both would have been scrapped as the photo was taken in late '45 - the engines would have been sent to the parts depot to repair the aircraft flown by their Test & Evaluation squadron.
Lufthansa repaired the only Lancaster flown by the Evaluation unit for night radar tests.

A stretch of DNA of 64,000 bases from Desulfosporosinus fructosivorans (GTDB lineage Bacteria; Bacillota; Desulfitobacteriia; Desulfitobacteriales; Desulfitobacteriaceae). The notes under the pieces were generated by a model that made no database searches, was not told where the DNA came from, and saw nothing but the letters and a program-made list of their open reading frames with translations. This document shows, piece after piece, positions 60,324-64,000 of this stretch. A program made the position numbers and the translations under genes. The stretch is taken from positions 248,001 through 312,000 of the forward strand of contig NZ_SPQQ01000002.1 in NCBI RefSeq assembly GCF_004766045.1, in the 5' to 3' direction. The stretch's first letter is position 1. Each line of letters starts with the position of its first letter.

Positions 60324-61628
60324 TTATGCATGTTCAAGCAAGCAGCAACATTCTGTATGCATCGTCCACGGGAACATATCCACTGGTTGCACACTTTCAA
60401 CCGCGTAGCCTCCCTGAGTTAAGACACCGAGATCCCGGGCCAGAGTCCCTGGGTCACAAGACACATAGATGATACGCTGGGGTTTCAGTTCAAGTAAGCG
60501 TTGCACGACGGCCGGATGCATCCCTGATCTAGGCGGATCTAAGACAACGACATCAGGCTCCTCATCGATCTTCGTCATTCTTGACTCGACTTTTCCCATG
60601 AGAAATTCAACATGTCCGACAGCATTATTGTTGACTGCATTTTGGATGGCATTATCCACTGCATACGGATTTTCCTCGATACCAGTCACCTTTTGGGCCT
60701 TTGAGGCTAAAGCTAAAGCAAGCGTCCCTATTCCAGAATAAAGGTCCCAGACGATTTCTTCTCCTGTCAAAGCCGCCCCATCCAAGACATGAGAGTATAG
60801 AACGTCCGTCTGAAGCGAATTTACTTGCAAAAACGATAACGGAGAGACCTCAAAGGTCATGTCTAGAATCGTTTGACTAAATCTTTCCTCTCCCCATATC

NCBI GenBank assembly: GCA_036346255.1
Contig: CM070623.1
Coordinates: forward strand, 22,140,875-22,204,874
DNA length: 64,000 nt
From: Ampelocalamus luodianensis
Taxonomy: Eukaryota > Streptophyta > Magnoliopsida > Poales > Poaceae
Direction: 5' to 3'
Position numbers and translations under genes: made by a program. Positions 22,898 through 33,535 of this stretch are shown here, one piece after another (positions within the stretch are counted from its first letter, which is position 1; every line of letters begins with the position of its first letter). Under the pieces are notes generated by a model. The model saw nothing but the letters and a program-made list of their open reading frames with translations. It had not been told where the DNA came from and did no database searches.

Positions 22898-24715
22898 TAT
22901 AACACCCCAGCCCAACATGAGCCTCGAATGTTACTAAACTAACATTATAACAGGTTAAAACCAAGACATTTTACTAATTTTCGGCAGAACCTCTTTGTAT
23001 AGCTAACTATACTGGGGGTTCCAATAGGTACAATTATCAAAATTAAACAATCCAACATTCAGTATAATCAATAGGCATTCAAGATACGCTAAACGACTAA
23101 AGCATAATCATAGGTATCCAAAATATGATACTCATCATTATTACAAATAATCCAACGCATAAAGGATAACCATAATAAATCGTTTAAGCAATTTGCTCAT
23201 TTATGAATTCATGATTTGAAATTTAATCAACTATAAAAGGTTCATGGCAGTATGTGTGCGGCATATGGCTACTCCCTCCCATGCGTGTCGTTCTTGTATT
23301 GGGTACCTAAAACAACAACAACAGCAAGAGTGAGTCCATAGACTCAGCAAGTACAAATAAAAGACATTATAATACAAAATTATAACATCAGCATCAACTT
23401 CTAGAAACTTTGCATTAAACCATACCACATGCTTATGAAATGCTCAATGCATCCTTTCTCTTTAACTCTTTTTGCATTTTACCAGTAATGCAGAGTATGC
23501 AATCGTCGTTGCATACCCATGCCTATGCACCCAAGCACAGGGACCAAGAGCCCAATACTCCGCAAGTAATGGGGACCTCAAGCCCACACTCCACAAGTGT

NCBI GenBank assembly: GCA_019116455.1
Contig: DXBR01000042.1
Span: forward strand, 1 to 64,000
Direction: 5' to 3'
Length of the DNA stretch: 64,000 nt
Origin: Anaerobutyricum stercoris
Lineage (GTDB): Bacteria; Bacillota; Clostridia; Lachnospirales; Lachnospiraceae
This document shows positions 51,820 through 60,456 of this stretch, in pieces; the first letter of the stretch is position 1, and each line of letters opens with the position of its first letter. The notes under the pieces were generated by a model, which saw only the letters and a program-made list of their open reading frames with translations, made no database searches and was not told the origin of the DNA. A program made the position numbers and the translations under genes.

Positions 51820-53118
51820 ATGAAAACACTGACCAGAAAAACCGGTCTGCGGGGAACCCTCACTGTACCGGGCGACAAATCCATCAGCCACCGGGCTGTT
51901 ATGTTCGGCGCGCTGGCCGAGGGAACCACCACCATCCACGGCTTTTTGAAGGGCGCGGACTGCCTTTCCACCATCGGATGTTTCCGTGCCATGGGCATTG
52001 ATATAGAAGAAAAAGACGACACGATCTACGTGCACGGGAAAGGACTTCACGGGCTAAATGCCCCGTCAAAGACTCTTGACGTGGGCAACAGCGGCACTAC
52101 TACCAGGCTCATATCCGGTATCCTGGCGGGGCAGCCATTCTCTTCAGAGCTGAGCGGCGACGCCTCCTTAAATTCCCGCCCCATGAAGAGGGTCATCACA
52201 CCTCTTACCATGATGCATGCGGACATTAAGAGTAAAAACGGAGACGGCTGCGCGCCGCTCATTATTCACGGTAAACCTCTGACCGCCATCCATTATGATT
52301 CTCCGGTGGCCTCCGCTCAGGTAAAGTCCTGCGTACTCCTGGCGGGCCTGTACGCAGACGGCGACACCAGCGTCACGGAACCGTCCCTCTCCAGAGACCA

The Mossie looks to be neatly dissected to investigate the fuselage shell construction. An interesting feature is that the remnants of the squadron code can be seen etched into the wood, though they are not clearly decipherable. This phenomenon also happened on our B.35 s/n RS700, currently being restored, where the Canadian registration CF-HMS can be seen on the wing upper surface plywood surface even though the letters were painted on the fabric covering. Someone with motivation could try a few squadron code sequences that might match the remnants seen n the photo and then, from loss records, narrow down a few possible candidates for which airframe this is.